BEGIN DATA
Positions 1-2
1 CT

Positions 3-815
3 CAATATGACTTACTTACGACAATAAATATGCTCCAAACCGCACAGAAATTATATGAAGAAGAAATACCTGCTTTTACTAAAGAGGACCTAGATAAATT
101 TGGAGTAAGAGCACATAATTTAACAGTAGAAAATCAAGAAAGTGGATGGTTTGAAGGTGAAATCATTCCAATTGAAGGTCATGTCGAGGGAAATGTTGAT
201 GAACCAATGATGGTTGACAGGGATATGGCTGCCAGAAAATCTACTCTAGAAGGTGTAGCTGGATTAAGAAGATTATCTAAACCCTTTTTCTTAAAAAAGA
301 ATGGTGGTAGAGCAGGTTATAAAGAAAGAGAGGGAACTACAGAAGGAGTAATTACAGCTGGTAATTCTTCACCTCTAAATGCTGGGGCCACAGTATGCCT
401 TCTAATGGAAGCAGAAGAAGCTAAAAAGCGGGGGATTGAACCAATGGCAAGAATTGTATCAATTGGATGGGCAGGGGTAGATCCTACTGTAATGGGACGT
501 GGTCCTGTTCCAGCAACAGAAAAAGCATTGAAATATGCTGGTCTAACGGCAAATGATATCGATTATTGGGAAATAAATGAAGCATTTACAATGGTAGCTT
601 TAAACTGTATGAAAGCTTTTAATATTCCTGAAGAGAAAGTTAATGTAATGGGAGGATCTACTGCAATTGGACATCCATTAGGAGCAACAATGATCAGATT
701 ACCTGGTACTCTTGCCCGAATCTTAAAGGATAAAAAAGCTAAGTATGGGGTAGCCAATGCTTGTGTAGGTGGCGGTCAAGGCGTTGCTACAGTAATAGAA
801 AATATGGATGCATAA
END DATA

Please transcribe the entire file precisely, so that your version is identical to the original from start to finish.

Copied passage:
Positions 1-2
1 CT

Positions 3-815
3 CAATATGACTTACTTACGACAATAAATATGCTCCAAACCGCACAGAAATTATATGAAGAAGAAATACCTGCTTTTACTAAAGAGGACCTAGATAAATT
101 TGGAGTAAGAGCACATAATTTAACAGTAGAAAATCAAGAAAGTGGATGGTTTGAAGGTGAAATCATTCCAATTGAAGGTCATGTCGAGGGAAATGTTGAT
201 GAACCAATGATGGTTGACAGGGATATGGCTGCCAGAAAATCTACTCTAGAAGGTGTAGCTGGATTAAGAAGATTATCTAAACCCTTTTTCTTAAAAAAGA
301 ATGGTGGTAGAGCAGGTTATAAAGAAAGAGAGGGAACTACAGAAGGAGTAATTACAGCTGGTAATTCTTCACCTCTAAATGCTGGGGCCACAGTATGCCT
401 TCTAATGGAAGCAGAAGAAGCTAAAAAGCGGGGGATTGAACCAATGGCAAGAATTGTATCAATTGGATGGGCAGGGGTAGATCCTACTGTAATGGGACGT
501 GGTCCTGTTCCAGCAACAGAAAAAGCATTGAAATATGCTGGTCTAACGGCAAATGATATCGATTATTGGGAAATAAATGAAGCATTTACAATGGTAGCTT
601 TAAACTGTATGAAAGCTTTTAATATTCCTGAAGAGAAAGTTAATGTAATGGGAGGATCTACTGCAATTGGACATCCATTAGGAGCAACAATGATCAGATT
701 ACCTGGTACTCTTGCCCGAATCTTAAAGGATAAAAAAGCTAAGTATGGGGTAGCCAATGCTTGTGTAGGTGGCGGTCAAGGCGTTGCTACAGTAATAGAA
801 AATATGGATGCATAA